Scientists at the International Livestock Research Institute (ILRI) Animal and Human Health program and a newly established platform that aims to transform animal health services and solutions in low-and middle-income countries (TAHSSL) have developed a panel of new procedures for measuring the immunological activity of livestock blood samples to a specific pathogen. Known as antibody assays, it uses antigen-specific blood serum from animals …
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Originally posted on ILRI Clippings:
ILRI-Wellcome projects have investigated the disease pathogens circulating in both people and animals in the communities outside the border town of Busia, Kenya, where smallholders mix crop growing with livestock raising (photo credit: ILRI/Pye-Smith). Voice of America’s Joe DeCapua interview Phil Toye, a scientist with the International Livestock Research Institute…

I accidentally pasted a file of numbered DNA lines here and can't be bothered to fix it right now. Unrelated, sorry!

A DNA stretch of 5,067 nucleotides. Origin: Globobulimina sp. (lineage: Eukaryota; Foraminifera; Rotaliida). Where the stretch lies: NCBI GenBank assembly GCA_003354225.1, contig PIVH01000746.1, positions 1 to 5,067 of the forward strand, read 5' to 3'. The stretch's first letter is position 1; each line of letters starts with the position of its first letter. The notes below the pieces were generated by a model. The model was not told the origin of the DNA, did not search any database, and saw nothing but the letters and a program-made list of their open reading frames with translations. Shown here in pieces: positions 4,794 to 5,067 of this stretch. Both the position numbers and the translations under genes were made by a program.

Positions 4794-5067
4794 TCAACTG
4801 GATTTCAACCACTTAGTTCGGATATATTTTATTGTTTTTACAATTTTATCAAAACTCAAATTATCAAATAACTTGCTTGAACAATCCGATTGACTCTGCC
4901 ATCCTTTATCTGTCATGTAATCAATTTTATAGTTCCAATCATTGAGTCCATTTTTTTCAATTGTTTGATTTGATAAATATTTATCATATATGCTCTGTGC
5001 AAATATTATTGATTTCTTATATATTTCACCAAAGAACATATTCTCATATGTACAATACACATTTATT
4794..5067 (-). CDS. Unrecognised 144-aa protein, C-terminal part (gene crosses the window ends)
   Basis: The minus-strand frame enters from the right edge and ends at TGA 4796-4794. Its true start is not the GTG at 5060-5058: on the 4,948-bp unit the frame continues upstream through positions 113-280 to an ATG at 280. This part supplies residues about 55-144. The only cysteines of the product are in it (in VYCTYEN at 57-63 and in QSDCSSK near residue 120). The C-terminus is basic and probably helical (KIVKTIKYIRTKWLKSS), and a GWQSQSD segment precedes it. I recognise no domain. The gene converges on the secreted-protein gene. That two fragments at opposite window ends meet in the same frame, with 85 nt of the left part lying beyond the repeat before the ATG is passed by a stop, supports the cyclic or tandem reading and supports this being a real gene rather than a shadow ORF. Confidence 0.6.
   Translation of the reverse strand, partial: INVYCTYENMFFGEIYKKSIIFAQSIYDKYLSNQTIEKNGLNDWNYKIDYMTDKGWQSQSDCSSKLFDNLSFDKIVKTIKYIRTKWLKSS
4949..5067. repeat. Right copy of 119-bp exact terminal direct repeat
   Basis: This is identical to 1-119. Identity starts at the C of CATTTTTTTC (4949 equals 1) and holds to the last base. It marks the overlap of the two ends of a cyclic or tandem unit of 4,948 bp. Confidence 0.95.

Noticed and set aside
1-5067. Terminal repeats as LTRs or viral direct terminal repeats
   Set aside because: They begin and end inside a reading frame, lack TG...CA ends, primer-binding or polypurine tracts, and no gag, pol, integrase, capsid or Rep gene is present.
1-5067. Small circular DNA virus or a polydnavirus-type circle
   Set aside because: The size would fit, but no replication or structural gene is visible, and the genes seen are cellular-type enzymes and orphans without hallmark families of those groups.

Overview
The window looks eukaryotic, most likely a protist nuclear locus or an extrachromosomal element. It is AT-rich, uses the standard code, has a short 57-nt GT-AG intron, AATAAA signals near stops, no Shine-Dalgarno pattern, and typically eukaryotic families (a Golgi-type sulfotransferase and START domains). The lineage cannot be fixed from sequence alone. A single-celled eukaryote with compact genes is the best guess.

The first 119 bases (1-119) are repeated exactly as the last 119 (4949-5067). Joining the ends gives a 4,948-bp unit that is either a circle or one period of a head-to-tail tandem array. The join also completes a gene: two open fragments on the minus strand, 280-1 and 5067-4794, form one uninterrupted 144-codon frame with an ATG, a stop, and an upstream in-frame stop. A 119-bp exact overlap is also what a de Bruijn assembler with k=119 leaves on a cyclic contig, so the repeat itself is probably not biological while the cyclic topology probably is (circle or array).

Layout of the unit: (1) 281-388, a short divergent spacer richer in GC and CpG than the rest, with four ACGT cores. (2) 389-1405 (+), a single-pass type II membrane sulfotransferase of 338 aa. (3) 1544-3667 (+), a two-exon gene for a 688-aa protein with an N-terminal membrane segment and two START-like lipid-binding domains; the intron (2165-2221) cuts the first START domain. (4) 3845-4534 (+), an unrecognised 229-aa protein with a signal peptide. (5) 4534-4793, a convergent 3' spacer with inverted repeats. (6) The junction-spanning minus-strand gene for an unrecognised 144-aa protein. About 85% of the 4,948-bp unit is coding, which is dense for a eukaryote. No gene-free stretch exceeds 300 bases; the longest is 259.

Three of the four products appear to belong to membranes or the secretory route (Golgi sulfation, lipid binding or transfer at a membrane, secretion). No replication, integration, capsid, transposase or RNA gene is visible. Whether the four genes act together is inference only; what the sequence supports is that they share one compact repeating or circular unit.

This paper focuses on the role of gender and other socio-economic factors in the adoption of the contagious bovine pleuropneumonia (CBPP) vaccine.
This week, researchers gathered in Nairobi for the first workshop of a project to develop improved vaccines for the control of East Coast fever in cattle in Africa
This networked vaccine research platform, allows us to take advantage of paradigm shifts in science, whole genome sequence information, high throughput screening methods and informatics to accelerate research to develop vaccines, diagnostics and therapeutics.
ILVAC initially focuses on six priority diseases: African swine fever (ASF), contagious bovine pleuropneumonia (CBPP), contagious caprine pleuropneumonia (CCPP), East Coast fever (ECF), peste des petits ruminants (PPR) and Rift Valley fever (RVF). We also work on vaccines to control wildebeest-associated malignant catarrhal fever (MCF) and ticks.